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More Women Seeking Financial Autonomy

Jackie Bennion, Deputy Editor, 29 July 2019


A study of UK women shows that financial behaviour is changing, with one in three choosing not to share assets with their partners.

A new report from asset house Wealthnet, co-founded by former Goldman Sachs partner Charlotte Ransom in 2015, highlights that women are taking more personal control over their wealth and suggests that the industry is missing an opportunity to serve them better and bridge the male-female wealth divide.

Polling close to 4,000 UK respondents aged 16+ in May, the study found that one in three women do not share any finances with a partner. Those aged 16 to 34 were the most likely (31 per cent) to keep assets separate, compared with 26 per cent of those aged 55 and over. Having a financial buffer in the event of a split was a strong motivator among younger women to control their finances, mirroring the fact that 42 per cent of UK marriages end in divorce. Almost half of women holding assets separately cited financial independence and security as the reason.

Figures from the Office for National Statistics show that on average UK women are now marrying at the age of 35, giving them a decade or more of earning and managing their own salary. Wealthnet's study found that the desire for financial control and independence was more acute among UK women than men.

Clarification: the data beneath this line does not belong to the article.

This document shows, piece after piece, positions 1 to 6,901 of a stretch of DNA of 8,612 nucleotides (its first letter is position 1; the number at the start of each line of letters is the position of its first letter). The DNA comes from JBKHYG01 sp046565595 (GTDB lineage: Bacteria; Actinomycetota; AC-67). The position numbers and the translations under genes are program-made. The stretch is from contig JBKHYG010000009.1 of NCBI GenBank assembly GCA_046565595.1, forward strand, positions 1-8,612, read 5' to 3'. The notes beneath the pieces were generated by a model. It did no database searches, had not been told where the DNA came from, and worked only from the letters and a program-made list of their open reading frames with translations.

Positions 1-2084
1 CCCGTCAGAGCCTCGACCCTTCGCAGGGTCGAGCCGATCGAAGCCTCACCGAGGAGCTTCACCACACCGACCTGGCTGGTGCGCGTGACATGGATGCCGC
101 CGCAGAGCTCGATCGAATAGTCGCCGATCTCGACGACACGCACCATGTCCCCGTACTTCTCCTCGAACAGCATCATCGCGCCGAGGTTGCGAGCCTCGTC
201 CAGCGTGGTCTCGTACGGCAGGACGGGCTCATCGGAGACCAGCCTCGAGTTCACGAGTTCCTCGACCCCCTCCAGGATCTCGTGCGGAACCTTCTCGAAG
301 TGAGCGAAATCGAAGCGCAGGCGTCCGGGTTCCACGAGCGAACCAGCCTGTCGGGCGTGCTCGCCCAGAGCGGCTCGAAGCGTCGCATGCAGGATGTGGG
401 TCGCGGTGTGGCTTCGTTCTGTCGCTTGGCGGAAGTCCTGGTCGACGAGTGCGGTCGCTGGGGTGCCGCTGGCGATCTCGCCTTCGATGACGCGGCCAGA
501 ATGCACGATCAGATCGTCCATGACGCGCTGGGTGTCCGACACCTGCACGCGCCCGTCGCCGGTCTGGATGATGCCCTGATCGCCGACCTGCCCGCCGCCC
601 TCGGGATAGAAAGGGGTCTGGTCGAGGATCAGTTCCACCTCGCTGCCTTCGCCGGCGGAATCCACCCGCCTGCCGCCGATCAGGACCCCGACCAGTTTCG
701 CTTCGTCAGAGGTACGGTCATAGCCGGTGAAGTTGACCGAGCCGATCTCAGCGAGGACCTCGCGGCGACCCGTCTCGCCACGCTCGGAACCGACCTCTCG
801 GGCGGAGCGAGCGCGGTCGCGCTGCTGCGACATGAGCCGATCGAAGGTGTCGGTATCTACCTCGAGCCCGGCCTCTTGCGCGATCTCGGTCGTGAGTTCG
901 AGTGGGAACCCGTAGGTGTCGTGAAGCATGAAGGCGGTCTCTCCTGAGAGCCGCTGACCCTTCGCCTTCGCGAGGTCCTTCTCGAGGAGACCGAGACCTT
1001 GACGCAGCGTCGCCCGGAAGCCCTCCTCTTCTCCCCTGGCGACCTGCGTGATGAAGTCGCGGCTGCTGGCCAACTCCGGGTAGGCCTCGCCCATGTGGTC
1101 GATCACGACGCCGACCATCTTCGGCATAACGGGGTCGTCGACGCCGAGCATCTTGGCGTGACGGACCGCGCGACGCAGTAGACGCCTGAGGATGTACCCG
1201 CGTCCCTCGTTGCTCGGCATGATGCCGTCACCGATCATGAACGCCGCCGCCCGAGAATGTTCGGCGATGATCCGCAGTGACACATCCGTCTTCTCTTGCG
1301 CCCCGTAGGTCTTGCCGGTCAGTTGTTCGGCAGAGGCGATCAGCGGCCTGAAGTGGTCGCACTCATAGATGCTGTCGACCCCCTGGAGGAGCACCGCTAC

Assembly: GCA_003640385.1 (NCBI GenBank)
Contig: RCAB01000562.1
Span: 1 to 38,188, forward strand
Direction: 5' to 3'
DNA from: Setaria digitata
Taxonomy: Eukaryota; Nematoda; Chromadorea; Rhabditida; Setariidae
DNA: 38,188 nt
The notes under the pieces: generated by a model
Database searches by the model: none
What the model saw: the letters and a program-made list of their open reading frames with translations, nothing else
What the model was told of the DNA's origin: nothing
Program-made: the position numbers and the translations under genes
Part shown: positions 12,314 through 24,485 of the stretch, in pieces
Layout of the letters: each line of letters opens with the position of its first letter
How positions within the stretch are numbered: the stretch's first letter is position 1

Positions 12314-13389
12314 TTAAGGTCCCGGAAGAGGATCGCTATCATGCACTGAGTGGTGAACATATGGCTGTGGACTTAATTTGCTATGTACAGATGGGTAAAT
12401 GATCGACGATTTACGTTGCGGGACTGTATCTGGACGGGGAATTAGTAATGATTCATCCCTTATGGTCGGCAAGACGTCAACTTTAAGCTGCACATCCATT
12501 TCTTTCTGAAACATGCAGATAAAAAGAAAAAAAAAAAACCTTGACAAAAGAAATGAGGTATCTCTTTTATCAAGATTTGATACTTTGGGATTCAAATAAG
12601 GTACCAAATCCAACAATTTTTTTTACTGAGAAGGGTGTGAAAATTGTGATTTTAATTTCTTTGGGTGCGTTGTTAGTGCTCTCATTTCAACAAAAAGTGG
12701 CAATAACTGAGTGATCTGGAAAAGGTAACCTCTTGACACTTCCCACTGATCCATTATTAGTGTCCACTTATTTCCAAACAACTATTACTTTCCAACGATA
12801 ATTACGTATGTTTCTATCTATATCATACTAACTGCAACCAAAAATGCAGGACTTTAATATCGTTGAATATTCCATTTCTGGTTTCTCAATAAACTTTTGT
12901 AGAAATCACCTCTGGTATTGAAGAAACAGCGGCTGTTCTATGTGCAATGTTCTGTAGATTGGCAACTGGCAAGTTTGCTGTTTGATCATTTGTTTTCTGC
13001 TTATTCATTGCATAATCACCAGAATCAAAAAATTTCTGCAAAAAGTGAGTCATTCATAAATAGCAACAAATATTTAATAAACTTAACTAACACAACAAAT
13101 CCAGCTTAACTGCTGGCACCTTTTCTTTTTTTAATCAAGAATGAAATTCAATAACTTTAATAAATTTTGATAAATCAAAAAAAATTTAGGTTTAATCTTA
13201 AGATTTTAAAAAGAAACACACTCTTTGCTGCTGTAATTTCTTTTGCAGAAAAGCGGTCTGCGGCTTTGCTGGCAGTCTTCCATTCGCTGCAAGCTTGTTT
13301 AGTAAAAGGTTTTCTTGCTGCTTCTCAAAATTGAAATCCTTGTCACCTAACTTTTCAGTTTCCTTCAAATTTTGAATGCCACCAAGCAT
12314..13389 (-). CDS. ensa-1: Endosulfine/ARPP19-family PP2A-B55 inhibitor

Earning power also played an important role. Almost a third earning £45,000 or more do not share long-term savings with a partner. This compares with just 18 per cent for those earning £45,000 or less.

Societal attitudes and economic forces are fast redefining how women “accumulate, manage and grow their assets,” Charlotte Ransom, CEO of Netwealth said. “As a result, the traditional approach to managing finances jointly is being overturned by a new generation of financially more autonomous females.”

She warns that wealth management needs to recognise and relate to the financial firepower of women so that female clients can “retain a real sense of ownership and control over their wealth.”

There's been a lot of noise on how to capture and retain female wealth suited to their risk tolerances and investment goals, particularly as more than half of UK millionaires are forecast to be female by 2025, according to the Centre for Economics and Business Research. A number of financial institutions have recently got behind the WealthiHer Network, including JPMorgan, Barclays private bank, HSBC, and asset managers Brewin Dolphin and Close Brothers to gain more insight into female investment behaviour. The network released the UK’s largest study into the female wealth experience in April, which highlighted the diversity of approaches needed to encourage more women to invest.

With more women entering marriage later in life, spending years earning their own incomes and controlling their own finances, it’s not surprising that many are opting to stay in the driving seat and “turning their back on a ‘what’s mine is yours’ approach” Ransom said, adding that it needs more than a change in attitude.

“Investing is a crucial area of personal finance that is often still perceived to be a ‘man’s game’. By failing to participate, women are crucially missing out on the opportunity to grow their investments year-on-year to help close the wealth gap.”

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